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Review and photos by Greg Wilson
A car that makes you feel good
As , when you compare the 2004 Chevrolet Epica LS directly with the Chevrolet Malibu LS V6, or even the Honda Accord LX-G 4 cylinder and Toyota Camry LE 4 cylinder, the Epica offers less horsepower, less trunk space, fewer available safety features, and worse fuel consumption for about the same price as its competitors. And it’s unlikely the Epica will be able to match the Accord and Camry’s resale values and perceived quality.
The Epica LS does have a few more standard features than the Malibu LS V6 sedan, but on the whole, the Epica seems a bit overpriced.
That is, until you get in the car and drive it.
The Epica is such a comfortable, quiet, smooth and easy car to drive, that all of a sudden, it doesn’t seem quite so expensive. In fact, it drives and rides like a much more expensive car. It’s not something you’d expect just looking at the Epica, so it comes as a bit of a surprise.
The heart of this car is its butter-smooth inline six cylinder engine. The Epica’s all-aluminum 2.5 litre inline six cylinder engine with four valves per cylinder, twin overhead cams, and variable intake induction, is mounted sideways in the front driving the front wheels. Under acceleration, it revs smoothly and evenly to its redline with little noise or vibration. Its 155 horsepower and 177 lb-ft of torque won’t push you back in your seat – the Epica is no performance sedan – but the power is entirely adequate for everyday driving needs and you won’t have to worry about torque-steer. On the freeway, the engine turns over a comfortable, vibration-free 2300 at 100 km/h, and 2800 at 120 km/h in top gear.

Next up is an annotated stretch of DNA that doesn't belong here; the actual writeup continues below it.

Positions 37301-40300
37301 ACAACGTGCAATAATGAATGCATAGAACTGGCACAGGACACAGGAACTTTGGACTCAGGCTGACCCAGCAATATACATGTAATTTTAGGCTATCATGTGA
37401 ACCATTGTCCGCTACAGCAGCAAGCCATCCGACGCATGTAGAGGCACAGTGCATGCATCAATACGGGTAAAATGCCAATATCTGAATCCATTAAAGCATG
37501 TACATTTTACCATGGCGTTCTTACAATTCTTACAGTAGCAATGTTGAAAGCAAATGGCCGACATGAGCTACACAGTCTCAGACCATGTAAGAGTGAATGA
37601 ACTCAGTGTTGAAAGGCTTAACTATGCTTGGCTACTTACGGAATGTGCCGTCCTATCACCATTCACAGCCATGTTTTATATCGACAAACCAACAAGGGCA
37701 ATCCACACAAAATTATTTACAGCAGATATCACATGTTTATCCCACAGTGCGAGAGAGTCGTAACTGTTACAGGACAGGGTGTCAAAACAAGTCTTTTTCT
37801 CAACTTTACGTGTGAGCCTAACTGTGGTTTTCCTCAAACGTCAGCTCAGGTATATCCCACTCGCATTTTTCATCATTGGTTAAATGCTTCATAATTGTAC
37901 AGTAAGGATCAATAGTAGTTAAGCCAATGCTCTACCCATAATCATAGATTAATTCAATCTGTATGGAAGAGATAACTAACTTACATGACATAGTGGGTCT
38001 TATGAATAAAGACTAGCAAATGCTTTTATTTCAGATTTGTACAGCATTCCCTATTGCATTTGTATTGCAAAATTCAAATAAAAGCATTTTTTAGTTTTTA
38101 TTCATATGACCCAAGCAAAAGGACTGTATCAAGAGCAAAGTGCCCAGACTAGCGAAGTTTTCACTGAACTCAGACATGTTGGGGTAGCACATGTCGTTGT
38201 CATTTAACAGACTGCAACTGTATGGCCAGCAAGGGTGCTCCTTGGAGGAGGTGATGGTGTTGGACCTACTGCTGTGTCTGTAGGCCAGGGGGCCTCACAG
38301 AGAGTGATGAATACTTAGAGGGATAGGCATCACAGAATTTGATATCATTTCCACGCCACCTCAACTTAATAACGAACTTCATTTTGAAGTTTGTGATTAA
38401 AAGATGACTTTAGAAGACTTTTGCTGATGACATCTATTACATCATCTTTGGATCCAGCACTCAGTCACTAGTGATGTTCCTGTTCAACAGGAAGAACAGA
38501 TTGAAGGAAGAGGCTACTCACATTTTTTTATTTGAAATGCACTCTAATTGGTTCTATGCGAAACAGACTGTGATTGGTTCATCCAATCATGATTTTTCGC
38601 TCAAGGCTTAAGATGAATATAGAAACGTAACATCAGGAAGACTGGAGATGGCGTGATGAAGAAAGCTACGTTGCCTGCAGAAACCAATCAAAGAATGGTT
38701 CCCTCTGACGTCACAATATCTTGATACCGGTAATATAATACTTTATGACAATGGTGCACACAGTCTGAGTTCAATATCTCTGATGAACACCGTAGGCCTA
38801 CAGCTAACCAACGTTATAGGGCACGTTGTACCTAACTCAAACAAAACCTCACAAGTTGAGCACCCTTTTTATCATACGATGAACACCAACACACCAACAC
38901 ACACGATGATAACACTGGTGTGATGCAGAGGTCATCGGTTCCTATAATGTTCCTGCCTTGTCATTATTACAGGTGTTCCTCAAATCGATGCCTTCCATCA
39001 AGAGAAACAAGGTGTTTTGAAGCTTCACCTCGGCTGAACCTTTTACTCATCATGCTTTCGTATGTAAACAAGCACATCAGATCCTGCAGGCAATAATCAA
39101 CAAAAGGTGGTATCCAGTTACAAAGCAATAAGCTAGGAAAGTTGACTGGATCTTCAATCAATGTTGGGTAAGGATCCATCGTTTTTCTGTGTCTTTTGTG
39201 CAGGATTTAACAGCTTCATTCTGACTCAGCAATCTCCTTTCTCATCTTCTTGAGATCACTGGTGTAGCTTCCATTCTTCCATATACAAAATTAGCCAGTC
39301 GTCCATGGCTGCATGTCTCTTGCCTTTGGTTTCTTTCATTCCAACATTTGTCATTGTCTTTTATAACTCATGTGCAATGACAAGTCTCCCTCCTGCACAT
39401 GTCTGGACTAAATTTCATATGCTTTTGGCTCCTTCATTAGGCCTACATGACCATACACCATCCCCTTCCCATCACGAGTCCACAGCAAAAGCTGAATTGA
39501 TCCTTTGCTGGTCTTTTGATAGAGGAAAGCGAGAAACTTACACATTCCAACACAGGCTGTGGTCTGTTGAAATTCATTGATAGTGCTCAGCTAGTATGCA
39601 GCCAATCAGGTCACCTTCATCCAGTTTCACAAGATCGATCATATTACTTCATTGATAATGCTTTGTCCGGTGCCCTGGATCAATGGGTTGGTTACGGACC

Kudos must also go to the Epica’s smooth-changing four-speed automatic transmission. Though Grant Yoxon found it “lazy”, I liked its quiet, smooth operation. It may not be as responsive as some automatic transmissions, but I didn’t find it hesitant when I really needed it. The transmission adjusts automatically for uphill or downhill driving by holding in gear. The only thing I didn’t like was its irregular, stainless-steel shift gate which makes it difficult to manoeuvre the gear lever without some effort. However, the lever allows the driver to pull straight back from D to 3 for downshifting on hills.
Fuel consumption is comparatively poor: 11.9 l/100 km (24 mpg) city and 7.9 l/100 km (36 mpg) highway. As the Epica weighs about the same as the Malibu and has a smaller engine with 45 less horsepower, it’s difficult to understand why its fuel consumption is so much worse. My guess is that the Epica’s fuel injection system and electronic controls are not as sophisticated. Still, you couldn’t call the Epica a gas hog.
The Epica’s suspension is soft. That means more lean in the corners, but it also means you don’t have to suffer every time you hit potholes and cracked pavement, of which there seems to be increasingly more of. 15 inch tires are standard on LS models, but my car had the optional 16 inch tires: Kumho Xta HT4 205/65R-16 inch all-season tires mounted on alloy rims. These tires provided good all around wet and dry performance and were noiseless on the freeway.
The Epica’s agility and comfortable ride are partly due to its fully independent suspension (front double wishbone/rear multi-link). And its speed sensitive rack and pinion power steering is nicely weighted for easy operation at all speeds. The Epica’s turning circle is just 10.4 metres (34.1 ft.), or about four feet less than the Malibu. This is all the more remarkable when you consider the straight six under the hood is mounted sideways, leaving less room for the front wheels to turn.